A good resume presents your skills, qualifications, and experience in a way that grabs the interest of the hiring manager receiving the document. When it you are preparing a resume to present yourself to a manufacturing employer, there are some ways you can make yours stand out.
Formatting your resume — The format you select should depend on the amount of experience you have and how long you’ve been out of the workforce. If you’re experienced and have an uninterrupted work record, then use the reverse chronological resume format. “This format lets you show off your most recent skills from your current or recent employment. That’s good because hiring managers are going to be most concerned with what you’ve been doing recently,” suggested Margaret Jeffcoat, resume proofreader at Academized.
If you’re low on experience, or have been unemployed for a stretch, then use the functional format. This format puts a bigger emphasis on your skills and qualifications, and less on your experience in the field.
Start with a summary — The best way to begin your manufacturing resume is with a summary of your qualifications. Describe your technical skills and abilities. List your major awards and career achievements. Don’t forget to include your licensing, certifications, work experience, and your university education. Including this important information right at the top of your resume lets the hiring manager know that you’re qualified and will increase your chances of being selected for an interview.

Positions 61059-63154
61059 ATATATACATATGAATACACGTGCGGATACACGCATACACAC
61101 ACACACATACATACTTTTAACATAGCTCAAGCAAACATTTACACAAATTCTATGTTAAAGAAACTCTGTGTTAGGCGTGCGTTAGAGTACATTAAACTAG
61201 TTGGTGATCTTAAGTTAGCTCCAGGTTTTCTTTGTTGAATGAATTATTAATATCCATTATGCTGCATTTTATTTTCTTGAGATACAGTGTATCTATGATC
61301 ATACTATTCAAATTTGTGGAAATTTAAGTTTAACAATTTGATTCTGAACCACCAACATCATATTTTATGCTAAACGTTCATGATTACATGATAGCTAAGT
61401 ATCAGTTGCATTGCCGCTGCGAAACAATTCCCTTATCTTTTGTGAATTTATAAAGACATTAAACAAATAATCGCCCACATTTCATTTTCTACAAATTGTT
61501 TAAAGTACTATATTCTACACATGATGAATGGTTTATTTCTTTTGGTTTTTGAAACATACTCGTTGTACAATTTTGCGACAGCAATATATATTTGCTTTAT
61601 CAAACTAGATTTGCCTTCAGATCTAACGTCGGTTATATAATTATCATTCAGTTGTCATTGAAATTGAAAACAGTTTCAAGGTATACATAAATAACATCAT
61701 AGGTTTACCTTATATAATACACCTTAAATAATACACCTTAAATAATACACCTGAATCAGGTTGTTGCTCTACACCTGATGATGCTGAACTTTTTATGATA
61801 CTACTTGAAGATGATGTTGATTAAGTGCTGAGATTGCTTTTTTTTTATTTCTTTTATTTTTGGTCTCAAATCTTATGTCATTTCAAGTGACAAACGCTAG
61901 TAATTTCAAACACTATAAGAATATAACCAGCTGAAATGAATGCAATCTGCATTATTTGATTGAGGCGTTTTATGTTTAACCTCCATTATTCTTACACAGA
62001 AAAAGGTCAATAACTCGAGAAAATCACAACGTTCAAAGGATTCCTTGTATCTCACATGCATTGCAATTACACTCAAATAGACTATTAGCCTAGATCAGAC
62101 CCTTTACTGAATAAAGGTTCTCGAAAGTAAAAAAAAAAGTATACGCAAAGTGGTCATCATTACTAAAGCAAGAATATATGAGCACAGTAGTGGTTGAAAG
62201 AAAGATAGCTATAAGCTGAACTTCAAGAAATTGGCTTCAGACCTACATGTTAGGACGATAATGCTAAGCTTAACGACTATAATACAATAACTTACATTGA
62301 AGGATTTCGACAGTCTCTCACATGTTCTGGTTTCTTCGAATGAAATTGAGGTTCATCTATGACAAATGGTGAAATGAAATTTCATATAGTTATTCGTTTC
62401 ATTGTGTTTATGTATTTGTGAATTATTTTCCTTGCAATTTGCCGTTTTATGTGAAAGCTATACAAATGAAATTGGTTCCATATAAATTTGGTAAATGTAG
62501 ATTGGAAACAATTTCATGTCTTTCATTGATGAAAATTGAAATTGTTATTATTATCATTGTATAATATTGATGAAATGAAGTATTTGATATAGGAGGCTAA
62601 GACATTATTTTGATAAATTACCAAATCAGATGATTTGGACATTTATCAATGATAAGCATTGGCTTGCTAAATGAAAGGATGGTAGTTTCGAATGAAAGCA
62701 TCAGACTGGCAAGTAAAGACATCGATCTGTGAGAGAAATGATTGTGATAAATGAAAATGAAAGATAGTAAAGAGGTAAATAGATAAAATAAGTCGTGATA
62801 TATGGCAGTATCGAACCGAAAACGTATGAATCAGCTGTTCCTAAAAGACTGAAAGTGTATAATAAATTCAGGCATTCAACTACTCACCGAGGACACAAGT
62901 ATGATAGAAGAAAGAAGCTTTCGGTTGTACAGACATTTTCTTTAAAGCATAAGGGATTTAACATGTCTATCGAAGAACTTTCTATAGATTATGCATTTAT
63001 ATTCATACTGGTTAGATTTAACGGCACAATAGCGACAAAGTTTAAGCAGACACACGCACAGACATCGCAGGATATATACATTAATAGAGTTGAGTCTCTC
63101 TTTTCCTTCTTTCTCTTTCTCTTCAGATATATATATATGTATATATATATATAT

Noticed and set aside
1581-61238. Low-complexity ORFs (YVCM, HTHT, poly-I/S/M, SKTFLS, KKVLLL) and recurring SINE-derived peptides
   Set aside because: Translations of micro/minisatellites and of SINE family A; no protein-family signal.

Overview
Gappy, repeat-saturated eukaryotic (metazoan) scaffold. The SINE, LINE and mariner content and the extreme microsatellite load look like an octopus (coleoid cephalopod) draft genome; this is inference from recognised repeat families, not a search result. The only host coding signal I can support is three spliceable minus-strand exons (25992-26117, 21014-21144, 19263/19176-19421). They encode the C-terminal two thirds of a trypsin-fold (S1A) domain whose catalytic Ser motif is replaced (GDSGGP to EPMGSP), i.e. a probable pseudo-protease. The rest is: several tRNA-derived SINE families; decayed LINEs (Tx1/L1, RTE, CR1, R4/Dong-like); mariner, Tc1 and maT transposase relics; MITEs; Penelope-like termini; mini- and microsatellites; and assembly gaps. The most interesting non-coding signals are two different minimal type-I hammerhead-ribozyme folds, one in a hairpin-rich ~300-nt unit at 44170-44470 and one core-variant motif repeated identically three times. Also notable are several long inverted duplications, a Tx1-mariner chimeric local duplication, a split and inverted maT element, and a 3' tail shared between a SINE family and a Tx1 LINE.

Focus on interpersonal skills — Good interpersonal skills are an important part of your job. Your resume should reflect this fact. It’s very important for an employee to be professional and personable, to help people deal with the problems that occur during the process.
Clean and concise — Write your resume in complete sentences, quantifying as much as possible, emphasizing your achievements, and using "action" verbs to begin sentences. Quantifying may seem like a difficult thing to do for a manufacturing job, but there are ways: for example, one good way to do this is to say how many people you trained at your last position.
Online tools to improve writing basics — Your manufacturing resume needs to be well-written and polished. It’s a written representation of yourself and the skills and work ethic you’ll bring if you’re hired.
Here are some online resources that can help you write a better resume:
1. Resumention – This is the place to go when you need a resume written properly. Don’t risk submitting a sub-par resume, get the professionals to help you out.
2. ViaWriting and WritingPopulist - These are grammar resources full of tips and suggestions on how to improve the grammar in your resume.
3. BigAssignments and EssayRoo – Check out these online proofreading tools, recommended by AustralianReviewer, and stop worrying about leaving typos and other errors in your resume.
4. SimpleGrad and StateofWriting – These blogs are super informative and chock full of helpful suggestions about improving your business writing skills.
5. BoomEssays and UKWritings – Use these editing tools to check over your resume. They work great and have been reviewed by UKServicesReviews.
6. MyWritingWay and LetsGoandLearn – Read through these career guides and learn more about writing resumes and cover letters, and how to thrive in the job interview.
Extra resume writing tips — Keep your resume short, preferably one page or less. Remember that it’s okay to show how you’ve matured in roles in your career. Don’t be afraid to include some of the entry-level manufacturing jobs from earlier in your career, if you’re a seasoned veteran. Employers like to see growth over the course of a career.
A manufacturing resume needs to demonstrate that you have the skills, qualifications, and education necessary to do the job well. Don’t forget to include your professional skills, because they are a crucial aspect of the job. Follow this guide to write a manufacturing resume that will get you an interview.
Chloe Bennet is content manager at Paper Fellows and OX Essays services. She helps with email marketing, newsletter creation and UX. Also, she is a proofreader at AustralianHelp.